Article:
ICT in Agricultural Development: Its Diffusion and Adoption Pattern in Nigeria’s Agricultural System

ICT in Agricultural Development: Its Diffusion and Adoption Pattern in Nigeria’s Agricultural System

O. A. Lawal-Adebowale (University of Agriculture, Nigeria)
DOI: 10.4018/978-1-4666-2655-3.ch006


The transformational role of ICT in the social and economic spheres of man engendered development of the communication technology in Nigeria. Based on the telecom deregulation policy of the Nigerian Government in 2001, the country witnessed an upsurge of private investment in ICT development and its consequential ICT revolution. An empirical survey of diffusion and adoption pattern of ICT in the Nigerian agricultural system showed that mobile phone constitutes the most widely adopted ICT device by the agricultural researchers, extension agents, and rural farmers. In addition to this was computer and internet adoption by the researchers and radio transistors by the rural farmers. All eight agricultural research organisations and four extension agencies surveyed had electronic mail addresses and telephone lines for information exchanges. Six of the agricultural organisations - CRIN, FRIN, NIHORT, IAR&T, NIOMR, and NAERLS, and one of the extension agencies – LSADA, had organisational websites for hoisting generated agricultural information. Based on rural farmers’ access to radio, and to some extent television, the research and extension organisations aired agricultural programmes on these electronic media for the farmers. ICT usage in the Nigerian agricultural system is however challenged by less development and exploration of communication technologies, poor electric power supply, and poor human operational skills development for effective utilisation of the information-driven technologies. This situation thus necessitates the need for pro-agriculture ICT development and human capacity for effective utilisation in the Nigerian agricultural system.
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Information And Communication Technology Development In Nigeria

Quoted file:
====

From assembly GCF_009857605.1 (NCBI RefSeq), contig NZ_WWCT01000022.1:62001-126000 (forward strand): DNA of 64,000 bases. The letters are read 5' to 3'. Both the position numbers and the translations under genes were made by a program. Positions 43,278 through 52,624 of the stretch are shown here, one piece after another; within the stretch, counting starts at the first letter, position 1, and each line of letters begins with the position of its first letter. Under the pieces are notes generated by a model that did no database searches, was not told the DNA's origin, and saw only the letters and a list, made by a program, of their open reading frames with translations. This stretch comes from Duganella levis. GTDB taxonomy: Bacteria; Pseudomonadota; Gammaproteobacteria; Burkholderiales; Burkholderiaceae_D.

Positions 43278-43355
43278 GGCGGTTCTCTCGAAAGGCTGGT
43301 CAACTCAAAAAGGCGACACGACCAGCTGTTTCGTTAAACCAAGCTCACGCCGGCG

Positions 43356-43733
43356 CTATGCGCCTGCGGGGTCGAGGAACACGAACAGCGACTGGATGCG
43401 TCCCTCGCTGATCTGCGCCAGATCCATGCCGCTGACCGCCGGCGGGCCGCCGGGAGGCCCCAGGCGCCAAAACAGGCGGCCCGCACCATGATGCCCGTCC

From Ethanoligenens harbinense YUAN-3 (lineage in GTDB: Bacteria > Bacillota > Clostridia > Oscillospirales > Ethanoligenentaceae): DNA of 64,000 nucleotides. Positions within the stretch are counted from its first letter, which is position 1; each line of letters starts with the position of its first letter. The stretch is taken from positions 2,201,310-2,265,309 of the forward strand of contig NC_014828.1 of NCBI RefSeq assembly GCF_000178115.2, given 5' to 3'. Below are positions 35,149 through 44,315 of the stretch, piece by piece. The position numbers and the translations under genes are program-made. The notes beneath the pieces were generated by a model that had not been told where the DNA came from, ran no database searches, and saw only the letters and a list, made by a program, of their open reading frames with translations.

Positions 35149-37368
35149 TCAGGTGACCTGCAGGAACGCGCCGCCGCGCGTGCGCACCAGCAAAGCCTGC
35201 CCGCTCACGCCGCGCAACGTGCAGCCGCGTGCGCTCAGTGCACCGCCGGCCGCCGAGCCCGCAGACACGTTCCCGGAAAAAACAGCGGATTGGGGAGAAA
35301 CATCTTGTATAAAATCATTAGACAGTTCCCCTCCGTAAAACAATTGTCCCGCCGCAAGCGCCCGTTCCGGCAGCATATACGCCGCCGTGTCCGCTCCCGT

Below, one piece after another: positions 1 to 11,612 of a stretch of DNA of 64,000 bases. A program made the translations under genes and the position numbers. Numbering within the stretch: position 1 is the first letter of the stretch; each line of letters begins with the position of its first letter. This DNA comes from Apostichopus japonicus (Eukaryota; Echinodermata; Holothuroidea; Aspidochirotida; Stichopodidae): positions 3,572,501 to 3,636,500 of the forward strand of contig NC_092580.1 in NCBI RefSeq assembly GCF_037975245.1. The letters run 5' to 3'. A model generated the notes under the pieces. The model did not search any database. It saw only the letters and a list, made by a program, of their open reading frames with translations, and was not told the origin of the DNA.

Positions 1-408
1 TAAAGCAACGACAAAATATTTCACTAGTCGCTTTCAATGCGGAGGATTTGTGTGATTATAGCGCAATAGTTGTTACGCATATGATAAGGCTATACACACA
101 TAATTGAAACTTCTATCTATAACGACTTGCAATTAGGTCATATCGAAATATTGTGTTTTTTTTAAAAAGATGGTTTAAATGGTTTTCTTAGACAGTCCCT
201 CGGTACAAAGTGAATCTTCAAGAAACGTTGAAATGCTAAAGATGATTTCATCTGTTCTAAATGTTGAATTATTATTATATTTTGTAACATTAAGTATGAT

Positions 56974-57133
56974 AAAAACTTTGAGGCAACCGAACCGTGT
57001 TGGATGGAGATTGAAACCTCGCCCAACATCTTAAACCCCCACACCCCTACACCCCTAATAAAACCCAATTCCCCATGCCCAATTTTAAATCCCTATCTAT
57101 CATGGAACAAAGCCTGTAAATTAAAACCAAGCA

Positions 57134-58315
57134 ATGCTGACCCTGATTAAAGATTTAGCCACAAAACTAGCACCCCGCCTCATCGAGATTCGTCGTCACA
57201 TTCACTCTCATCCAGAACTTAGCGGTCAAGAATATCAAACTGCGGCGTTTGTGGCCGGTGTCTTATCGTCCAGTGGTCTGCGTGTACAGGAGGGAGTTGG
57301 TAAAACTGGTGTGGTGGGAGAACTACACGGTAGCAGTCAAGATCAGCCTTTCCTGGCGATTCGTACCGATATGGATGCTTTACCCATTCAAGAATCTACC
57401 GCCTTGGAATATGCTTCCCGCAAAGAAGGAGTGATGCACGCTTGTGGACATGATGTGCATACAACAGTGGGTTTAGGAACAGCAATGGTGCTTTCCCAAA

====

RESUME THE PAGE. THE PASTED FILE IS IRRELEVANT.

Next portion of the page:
Following the deregulation of the telecommunication sector about a decade ago in Nigeria, the country has witnessed an increasing growth in ICT development and usage among its citizenry. According to the telecommunication regulating body in Nigeria, the National Communication Commission – NCC (2012), the upsurge in mobile telephone usage in the country stood at 105.2 million, with teledensity of 75.2 as at August 2012. This position overwhelmingly outweighs the teledensity of 0.73 at which the country was before 2001. The increased teledensity was brought about by the privatisation of the telecom sector which gave room for private investment in the sector and consequent transformation of telephony communication in the country.

The same deregulation policy prompted private investment in internet development in the country. As at 2001, the International Telecommunication Union (ITU) indicated that about 723 internet hosts were available in Nigeria, constituting about 0.3% of the total internet hosts available in Africa. With private sector participation in the Nigerian ICT development, there exist about 20 Internet Service Providers (ISP) in the country (Jidaw System Limited, online). According to the National Policy on Telecommunication – NPT (2010), the country has internet backbone with an initial capacity of 5, 500 ports, out of which 3000 ports serves as the main point of presence (POP) in Lagos State and 1000ports in Abuja. In addition, Kaduna, Bauchi and Enugu have 500 ports. All the POPs are interconnected by a 2Mb/s digital transmission link.

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